Constipation can be a traumatic and less than pleasant experience for the best of us, but when a child gets constipated it can completely alter their perception of a happy bathroom experience. It can also be stressful to the parent ;no one wants to see their child in pain or discomfort.
Why is my child constipated?
Constipation is a very common ailment among children and is mostly an ‘idiopathic (no-known root cause) symptom. Most of the time child constipation can be due to a poor diet,an inactive lifestyle or other underlying problems such as:
- Withholding their stool because it’s too painful or a fear of the toilet itself
- Side effects of other medications
- Ignoring/avoiding the urge to go
- Not drinking enough water (please see diagram to the right for RDA for children)
- Lactose intolerance is usually a misdiagnosed cause of constipation in children.
How to tell if my child is constipated?
- They have a bloated tummy
- They generally unwell
- Loss of appetite
- They complain of it hurting when they try to go to the toilet
- Signs of holding can be, sweating, holding their breath, crossing legs, clenching their bottom or turning red and tensing
- Mood swings
- Soiled or liquid stool in their underwear or diaper (if it looks like smeary water, it could be blockage)
How to treat my child’s constipation?
If this is a one-off situation you need to handle the situation carefully to prevent a re-occurrence. For me, I don’t like the idea of giving children laxatives as this usually feeds the problem long term by making the bowel become lazy and therefore you will have a constipation cycle on your hands (however I do understand the need for them in some cases). Simple diet and lifestyle changes such as drinking more water, eating more fiber and eating less sugar are usually quite effective, along with increasing their exercise. If after a day or two this hasn’t worked, then I suggest you consult your doctor, so they prescribe a suitable stool softener.
My child say’s it hurts to go, but they have soiling?
Faecal impaction (a stool too large to pass) is a result of constipation that hasn’t been treated and the stool has become large, dry and painful to pass. However, if the case is serious, the child may experience, what looks to be diarrhea, but in fact, softer stool seeping around passed the blockage. At this time you will need to go to the doctor in which he may prescribe a stronger laxative or administer an enema in order to the clear out of the bowel.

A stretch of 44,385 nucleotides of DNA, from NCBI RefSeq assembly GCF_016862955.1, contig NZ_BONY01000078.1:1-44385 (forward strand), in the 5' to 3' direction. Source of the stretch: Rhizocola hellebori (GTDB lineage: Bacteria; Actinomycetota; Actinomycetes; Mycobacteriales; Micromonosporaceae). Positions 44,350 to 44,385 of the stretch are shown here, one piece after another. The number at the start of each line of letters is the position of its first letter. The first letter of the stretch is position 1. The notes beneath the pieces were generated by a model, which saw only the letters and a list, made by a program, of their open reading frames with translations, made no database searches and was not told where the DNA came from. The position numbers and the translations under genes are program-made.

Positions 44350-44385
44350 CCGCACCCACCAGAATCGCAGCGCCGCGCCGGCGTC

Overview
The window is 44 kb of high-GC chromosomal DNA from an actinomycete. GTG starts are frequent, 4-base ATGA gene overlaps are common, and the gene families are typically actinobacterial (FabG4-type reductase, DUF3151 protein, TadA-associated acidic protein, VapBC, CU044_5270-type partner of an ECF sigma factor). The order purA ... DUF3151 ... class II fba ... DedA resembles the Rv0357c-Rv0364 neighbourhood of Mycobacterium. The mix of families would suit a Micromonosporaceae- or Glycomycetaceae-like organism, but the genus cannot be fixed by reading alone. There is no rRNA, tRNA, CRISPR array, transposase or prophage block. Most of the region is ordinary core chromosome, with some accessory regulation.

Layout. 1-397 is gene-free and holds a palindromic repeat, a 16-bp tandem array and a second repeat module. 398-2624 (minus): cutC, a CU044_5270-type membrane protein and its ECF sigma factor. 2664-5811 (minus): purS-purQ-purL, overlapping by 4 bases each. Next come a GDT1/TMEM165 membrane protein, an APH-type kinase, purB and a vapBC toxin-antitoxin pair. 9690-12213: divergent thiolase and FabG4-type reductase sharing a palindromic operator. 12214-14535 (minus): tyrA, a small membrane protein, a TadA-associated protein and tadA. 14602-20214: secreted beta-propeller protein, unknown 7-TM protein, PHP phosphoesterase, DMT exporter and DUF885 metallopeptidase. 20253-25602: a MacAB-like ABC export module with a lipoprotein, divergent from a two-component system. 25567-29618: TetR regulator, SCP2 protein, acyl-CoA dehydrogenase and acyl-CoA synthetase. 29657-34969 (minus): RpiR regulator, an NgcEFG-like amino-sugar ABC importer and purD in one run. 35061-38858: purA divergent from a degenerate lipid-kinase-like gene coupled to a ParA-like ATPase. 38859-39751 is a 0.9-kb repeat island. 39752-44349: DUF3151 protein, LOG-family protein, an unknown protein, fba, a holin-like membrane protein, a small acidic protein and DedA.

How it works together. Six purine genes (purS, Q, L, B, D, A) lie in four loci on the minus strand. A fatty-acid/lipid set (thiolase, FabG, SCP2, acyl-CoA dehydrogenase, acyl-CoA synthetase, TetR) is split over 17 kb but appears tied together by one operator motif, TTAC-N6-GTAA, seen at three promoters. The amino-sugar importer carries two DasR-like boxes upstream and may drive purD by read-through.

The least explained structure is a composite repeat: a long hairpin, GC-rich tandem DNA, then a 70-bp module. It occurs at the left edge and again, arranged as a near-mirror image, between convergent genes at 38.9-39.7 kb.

How to make the bathroom a happy place…again
Remember, after your child experiences an episode of constipation they will probably feel scared and uncomfortable in the bathroom. Your role as the parent is to comfort them and make them feel safe. Show them how the tummy works and how poop happens. Make the toilet a happy and relaxed experience. If they see you panicking or telling them that they are being naughty and punishing them, for not going to the toilet, this will make the situation worse and frighten them even more (trust me I’ve seen it happen). You can start by telling them stories of how everyone and everything poops, while potty training or training them to use the ‘big’ toilet. There are in fact there’re many story books with pictures to tell moral stories of toilet time (See below). Also, make it a routine that they use the toilet every morning and after every meal time and snack, this will also get their bowel into a routine.
Maintaining a healthy gut
Diet is the key to prevent constipation long term. Educating your child on the importance of fruits and vegetables is a really important part of developing their understanding and relationship with food and will set them up for later life.
You could try introducing yogurt for probiotics to help promote a healthy gut and if they’re lactose intolerant you can now buy lacto-free yogurt. Adequate exercise is also key to getting the muscles working and producing serotonin, which helps to stimulate the bowel.
Making sure you have all the elements in place will prevent your child from having to go through hard times on the potty. However, please remember that if you have serious cause for concern please seek medical advice and maybe asked to be referred to a gastroenterologist for a specialised diagnosis.
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Please remember I’m not a doctor of any kind and you must always consult a physician if you have cause for concern.